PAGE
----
- Encryption protects the contents of a computer's hard drive by encoding the data so that it cannot be read without the proper "key".
- The encryption protocol we use protects the data even if the hard drive is removed from its computer and connected to another device.
- Protects vital college data from theft or disclosure.
- Prevents liability for a data breach if a computer containing sensitive data were to be lost or stolen.
- At this time, computers used by high risk users (employees who have access to certain categories of data) must be encrypted.
- Other existing computers may be encrypted at the discretion of the user or department.
- Eventually all campus office computers will be encrypted by default; most new computers are encrypted at the time of delivery.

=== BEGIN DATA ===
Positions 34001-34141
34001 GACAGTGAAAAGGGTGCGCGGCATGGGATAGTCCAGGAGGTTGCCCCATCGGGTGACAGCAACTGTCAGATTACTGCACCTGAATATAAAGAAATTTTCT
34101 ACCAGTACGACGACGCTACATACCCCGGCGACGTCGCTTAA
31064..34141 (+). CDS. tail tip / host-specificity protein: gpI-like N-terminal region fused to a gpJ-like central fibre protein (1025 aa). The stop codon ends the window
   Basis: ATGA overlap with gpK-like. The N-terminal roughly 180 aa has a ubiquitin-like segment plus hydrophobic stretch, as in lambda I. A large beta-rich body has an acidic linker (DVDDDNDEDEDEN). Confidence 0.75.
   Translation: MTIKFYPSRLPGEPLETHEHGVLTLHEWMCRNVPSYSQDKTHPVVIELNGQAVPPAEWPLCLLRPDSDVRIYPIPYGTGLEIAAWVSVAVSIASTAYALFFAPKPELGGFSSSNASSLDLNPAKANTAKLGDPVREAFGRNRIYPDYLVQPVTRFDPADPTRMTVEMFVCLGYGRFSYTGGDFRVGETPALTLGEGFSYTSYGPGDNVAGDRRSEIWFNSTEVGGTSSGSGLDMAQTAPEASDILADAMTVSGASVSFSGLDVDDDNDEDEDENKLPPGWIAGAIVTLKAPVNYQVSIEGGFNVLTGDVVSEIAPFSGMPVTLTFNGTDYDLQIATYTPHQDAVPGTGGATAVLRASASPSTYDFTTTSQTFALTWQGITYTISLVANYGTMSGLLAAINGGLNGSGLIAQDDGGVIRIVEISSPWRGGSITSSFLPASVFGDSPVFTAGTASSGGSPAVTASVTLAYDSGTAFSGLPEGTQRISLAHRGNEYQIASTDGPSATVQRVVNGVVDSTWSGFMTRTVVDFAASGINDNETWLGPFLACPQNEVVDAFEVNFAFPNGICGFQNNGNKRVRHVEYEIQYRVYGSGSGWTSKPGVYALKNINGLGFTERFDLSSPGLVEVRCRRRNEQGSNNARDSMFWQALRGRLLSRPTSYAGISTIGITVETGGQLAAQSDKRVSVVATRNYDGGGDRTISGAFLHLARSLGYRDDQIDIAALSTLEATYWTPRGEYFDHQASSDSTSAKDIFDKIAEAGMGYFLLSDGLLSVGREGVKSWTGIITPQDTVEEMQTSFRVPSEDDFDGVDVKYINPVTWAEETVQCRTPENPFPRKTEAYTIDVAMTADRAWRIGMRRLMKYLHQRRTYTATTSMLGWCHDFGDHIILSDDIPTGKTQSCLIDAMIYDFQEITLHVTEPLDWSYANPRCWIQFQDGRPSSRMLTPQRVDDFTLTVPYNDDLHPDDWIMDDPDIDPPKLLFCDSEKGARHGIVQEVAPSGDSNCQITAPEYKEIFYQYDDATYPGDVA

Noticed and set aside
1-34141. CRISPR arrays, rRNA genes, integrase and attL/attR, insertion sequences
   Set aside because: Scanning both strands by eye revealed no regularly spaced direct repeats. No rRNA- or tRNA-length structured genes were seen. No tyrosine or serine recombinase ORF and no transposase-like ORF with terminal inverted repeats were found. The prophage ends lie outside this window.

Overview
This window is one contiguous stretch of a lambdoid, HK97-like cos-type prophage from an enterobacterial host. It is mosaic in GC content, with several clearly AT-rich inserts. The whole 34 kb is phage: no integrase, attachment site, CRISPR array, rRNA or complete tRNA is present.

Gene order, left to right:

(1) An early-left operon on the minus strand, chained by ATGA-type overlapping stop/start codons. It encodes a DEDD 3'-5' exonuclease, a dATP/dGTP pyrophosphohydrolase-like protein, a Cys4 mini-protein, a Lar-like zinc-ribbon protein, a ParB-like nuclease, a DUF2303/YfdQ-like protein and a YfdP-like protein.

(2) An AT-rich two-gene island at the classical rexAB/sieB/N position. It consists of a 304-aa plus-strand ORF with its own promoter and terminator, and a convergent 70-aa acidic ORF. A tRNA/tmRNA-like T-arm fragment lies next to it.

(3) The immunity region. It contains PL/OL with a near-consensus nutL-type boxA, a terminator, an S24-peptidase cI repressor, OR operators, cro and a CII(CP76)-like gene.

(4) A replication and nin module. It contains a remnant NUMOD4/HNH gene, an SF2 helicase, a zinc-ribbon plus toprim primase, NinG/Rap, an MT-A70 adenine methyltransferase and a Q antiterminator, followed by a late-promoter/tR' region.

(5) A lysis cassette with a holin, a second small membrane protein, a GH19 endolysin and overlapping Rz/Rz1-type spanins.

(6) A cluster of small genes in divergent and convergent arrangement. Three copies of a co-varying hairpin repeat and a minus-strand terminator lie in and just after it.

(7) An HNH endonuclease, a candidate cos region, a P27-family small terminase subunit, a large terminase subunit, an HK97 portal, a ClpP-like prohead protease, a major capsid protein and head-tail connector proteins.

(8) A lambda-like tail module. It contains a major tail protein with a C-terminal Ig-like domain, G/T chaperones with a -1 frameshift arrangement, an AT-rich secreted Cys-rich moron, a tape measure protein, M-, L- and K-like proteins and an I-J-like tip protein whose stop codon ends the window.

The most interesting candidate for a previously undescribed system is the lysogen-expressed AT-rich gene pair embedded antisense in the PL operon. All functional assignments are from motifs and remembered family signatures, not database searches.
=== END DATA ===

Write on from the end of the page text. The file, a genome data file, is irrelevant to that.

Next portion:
Key to know
- Once the hard drive is encrypted, CrashPlan backups of your data are even more important, as most emergency data recovery options are no longer available.
- If you lose access due to a forgotten password (Mac) or hardware changes which require the recovery key (Windows), T&I may be able to help you recover access via a recovery key which is automatically (and securely) stored on our servers when the computer is first encrypted. Contact us for assistance.
- macOS users can initiate encryption via the Self Service app, if your computer meets the requirements. Learn how.
- Windows computers require a visit from T&I to configure encryption, due to variations in the computer hardware across models and brands. We are currently contacting campus members whose data usage makes encryption required; later, we will make it available to any interested employee.